«I will be ready to promote, along with the association (AIDLR), the rights linked to freedom of religion and conviction, and to urge further thought on the implications of this fundamental dimension of human dignity.»

Mrs. Mary Robinson President Mary Robinson Fundation, President of the Honorary Committee of the AIDLR

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By Liviu Olteanu, PhD, Secretary General of the International Association for the Defense of Religious Liberty

GAMAL FOUDA, the IMAM of Al Noor Mosque in the New Zealand city of CHRISTCHURCH, and the mosque-attack SURVIVOR FARID AHMED, shared (the former in Dubai at the World Tolerance Summit, and the latter in Abu Dhabi at the Forum for Promoting Peace) with the Secretary-General of the AIDLR, their personal ‘story’ of the dramatic tragedy that took the life of 51 Muslims, during the terrorist mosque mass shootings



Abu Dhabi (UAE), 9th December 2019

On March 15, 2019, two attacks occurred during Friday prayers, initially at the Al Noor mosque and later at the Linwood Islamic Centre, allegedly perpetrated by an Australian-born white supremacist. Imam GAMAL FOUDA, had begun giving a sermon at the Al Noor mosque when the gunman entered. Having witnessed and survived the attack, he believes “terrorism has neither religion nor ethnicity”. He said it had resulted in the balance being “restored” in people’s perceptions about terrorism. After 9/11, Muslims were stigmatized as terrorists, but after the Christchurch attack, everyone began to realize that a terrorist is in isolation from their religion. Even if a terrorist were to hide behind a religion, they must, still, only be described as a terrorist, he said. The imam from Christchurch also underlined: the “love and affection” displayed by the people and authorities of New Zealand has made the country's Muslims feel a greater sense of acceptance, despite the terrorist wanting to fuel division in society. This has been a great lesson that love overpowers revenge; through the response, a united message of “positivity, peace and security” was created, in spite of those wishing to inflict such attacks.

Another survivor of the mosque attack with whom the AIDLR Secretary-General talked, was FARID AHMED. Farid and his wife Husna were at the Al Noor Mosque when the gunman stormed in and opened fire. Husna hurried the women and children to safety and was shot dead as she ran back into the mosque to help her husband who uses a wheelchair. Farid managed to get out of the mosque, and also went back in to try find his wife and help others, but his wife was shot. Farid said: “How can that deep wound be healed? The March 15 tragedy made residents cry and many first responders risked their lives to protect their fellow humans. Can that dedication be forgotten so easily? For me and the other victims’ families, we have not forgotten our loved ones at all. We are still grieving, but we are carrying the grief to move on. We cry for love, but that crying makes us stronger every day. I hope we remember this day to learn from it, to lay the foundation of peace from it. It has laid the foundation of unity, and the building work is ongoing.” Farid, who received the ‘peace award’ honor at the Forum for Promoting Peace in Abu Dhabi, said he receive it as an acknowledgement for his “peace messages to the world through the message of love and forgiveness”.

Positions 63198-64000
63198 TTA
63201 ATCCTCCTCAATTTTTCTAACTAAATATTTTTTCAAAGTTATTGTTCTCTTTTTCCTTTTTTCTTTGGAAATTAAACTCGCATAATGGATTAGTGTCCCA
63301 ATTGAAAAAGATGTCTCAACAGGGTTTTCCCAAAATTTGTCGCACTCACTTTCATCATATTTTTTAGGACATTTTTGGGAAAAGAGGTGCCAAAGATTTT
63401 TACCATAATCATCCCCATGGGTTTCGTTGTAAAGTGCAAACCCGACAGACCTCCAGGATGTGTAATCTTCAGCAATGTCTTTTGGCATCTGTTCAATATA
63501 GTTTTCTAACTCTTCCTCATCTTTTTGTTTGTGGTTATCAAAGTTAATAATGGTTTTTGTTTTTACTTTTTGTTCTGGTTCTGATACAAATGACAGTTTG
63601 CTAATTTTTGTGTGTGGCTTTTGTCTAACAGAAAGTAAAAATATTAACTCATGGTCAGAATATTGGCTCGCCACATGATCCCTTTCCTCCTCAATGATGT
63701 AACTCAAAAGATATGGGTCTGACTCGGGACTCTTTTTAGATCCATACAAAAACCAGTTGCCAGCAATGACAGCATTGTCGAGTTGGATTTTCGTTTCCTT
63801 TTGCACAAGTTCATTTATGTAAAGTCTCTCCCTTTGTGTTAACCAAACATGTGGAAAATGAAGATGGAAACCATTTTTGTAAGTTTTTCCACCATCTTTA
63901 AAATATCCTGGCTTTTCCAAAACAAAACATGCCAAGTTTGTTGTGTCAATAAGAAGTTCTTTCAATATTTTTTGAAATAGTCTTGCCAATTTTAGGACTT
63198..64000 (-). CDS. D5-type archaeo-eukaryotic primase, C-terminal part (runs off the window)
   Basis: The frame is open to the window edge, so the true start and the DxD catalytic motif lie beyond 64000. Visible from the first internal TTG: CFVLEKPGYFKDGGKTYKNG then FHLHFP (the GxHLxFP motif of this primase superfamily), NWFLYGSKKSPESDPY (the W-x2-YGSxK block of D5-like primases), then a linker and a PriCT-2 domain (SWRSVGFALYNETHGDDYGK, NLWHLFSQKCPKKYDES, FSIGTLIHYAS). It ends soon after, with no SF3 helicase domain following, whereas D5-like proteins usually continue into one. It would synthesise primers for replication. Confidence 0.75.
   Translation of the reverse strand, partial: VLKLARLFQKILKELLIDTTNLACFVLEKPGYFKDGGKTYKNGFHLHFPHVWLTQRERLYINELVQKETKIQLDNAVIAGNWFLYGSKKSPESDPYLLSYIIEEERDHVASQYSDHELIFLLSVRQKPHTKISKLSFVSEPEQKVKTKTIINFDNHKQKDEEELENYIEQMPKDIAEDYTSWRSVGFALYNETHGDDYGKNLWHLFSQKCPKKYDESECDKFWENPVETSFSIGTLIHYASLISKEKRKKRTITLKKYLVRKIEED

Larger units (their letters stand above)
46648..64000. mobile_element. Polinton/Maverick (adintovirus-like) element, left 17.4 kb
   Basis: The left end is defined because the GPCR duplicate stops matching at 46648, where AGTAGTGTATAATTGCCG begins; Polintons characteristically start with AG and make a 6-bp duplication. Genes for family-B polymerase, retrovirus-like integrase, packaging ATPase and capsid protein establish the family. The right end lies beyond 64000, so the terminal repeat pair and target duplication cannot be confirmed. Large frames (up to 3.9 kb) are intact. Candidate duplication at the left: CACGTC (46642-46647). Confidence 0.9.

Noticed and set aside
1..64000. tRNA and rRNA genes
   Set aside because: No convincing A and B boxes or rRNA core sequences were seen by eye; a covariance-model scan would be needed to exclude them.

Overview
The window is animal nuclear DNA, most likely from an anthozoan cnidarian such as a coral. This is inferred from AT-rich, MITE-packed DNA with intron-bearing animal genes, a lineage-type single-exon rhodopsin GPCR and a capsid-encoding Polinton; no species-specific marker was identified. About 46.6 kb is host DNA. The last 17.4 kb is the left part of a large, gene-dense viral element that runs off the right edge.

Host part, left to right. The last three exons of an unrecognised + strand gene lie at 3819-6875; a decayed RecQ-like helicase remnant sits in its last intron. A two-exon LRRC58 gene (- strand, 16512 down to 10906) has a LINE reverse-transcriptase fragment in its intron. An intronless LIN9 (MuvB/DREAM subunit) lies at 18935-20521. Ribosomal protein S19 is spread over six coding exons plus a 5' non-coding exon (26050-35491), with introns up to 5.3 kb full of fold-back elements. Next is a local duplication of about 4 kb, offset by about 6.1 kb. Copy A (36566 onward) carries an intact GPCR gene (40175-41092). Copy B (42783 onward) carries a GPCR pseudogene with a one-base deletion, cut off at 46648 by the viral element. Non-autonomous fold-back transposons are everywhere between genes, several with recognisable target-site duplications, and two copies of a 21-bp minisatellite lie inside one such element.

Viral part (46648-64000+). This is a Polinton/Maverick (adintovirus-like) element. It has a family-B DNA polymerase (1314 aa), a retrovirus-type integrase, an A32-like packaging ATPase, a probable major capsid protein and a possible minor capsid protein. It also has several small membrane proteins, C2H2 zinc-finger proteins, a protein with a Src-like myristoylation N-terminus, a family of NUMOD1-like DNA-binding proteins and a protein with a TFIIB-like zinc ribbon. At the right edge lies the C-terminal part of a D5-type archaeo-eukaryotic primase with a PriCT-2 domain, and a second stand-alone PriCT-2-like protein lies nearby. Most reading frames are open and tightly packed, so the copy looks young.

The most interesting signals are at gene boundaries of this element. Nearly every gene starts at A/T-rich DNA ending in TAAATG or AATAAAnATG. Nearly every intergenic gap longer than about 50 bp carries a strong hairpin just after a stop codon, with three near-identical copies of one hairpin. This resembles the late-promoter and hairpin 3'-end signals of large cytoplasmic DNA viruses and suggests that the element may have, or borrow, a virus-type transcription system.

One month after the Christchurch mosque attack, on 29 April 2019, the Second Global Summit on Religion, Peace and Security, co-organized by the AIDLR and the UN Office of Genocide Prevention and Responsibility to Protect, and held at the United Nations Palais des Nations in Geneva convened. To pay tribute to all the Jews, the Muslims and the Christians that lost their lives recently in terrorist attacks, during the Opening Ceremony of the Global Summit, in the presence of hundreds of people gathered - the UN Director General of the UNOG, Ambassadors accredited in Geneva, worldwide religious leaders, academia representatives, international organizations and others actors, Dr. Liviu Olteanu, the Secretary-General of the AIDLR, started his speech and invited the participants gathered at the Summit “to stand up for one moment of silence on behalf of all those that lost their lives: the Jews in Pittsburg, United States, the Muslims in Christchurch, New Zeeland, and the Christians in Sri Lanka; I want to underline here: the Jews, the Muslims, and the Christians, are my brothers and sisters in humanity”.